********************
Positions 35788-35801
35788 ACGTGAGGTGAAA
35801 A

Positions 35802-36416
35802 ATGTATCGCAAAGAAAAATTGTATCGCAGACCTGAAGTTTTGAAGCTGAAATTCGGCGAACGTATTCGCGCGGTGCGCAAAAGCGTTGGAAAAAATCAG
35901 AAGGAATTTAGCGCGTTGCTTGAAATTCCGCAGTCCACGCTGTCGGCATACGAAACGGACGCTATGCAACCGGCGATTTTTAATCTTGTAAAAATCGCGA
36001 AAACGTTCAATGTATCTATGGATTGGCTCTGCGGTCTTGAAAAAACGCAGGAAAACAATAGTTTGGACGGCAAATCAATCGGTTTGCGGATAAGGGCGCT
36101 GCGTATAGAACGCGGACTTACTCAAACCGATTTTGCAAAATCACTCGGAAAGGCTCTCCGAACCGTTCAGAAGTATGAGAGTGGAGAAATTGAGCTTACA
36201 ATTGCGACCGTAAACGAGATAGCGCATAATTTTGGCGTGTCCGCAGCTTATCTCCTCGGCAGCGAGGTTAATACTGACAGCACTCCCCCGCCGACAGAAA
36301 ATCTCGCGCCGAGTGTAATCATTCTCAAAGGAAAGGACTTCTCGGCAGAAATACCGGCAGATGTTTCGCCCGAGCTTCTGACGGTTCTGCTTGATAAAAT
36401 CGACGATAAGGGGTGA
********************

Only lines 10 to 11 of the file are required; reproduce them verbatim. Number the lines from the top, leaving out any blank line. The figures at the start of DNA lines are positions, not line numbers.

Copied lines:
36301 ATCTCGCGCCGAGTGTAATCATTCTCAAAGGAAAGGACTTCTCGGCAGAAATACCGGCAGATGTTTCGCCCGAGCTTCTGACGGTTCTGCTTGATAAAAT
36401 CGACGATAAGGGGTGA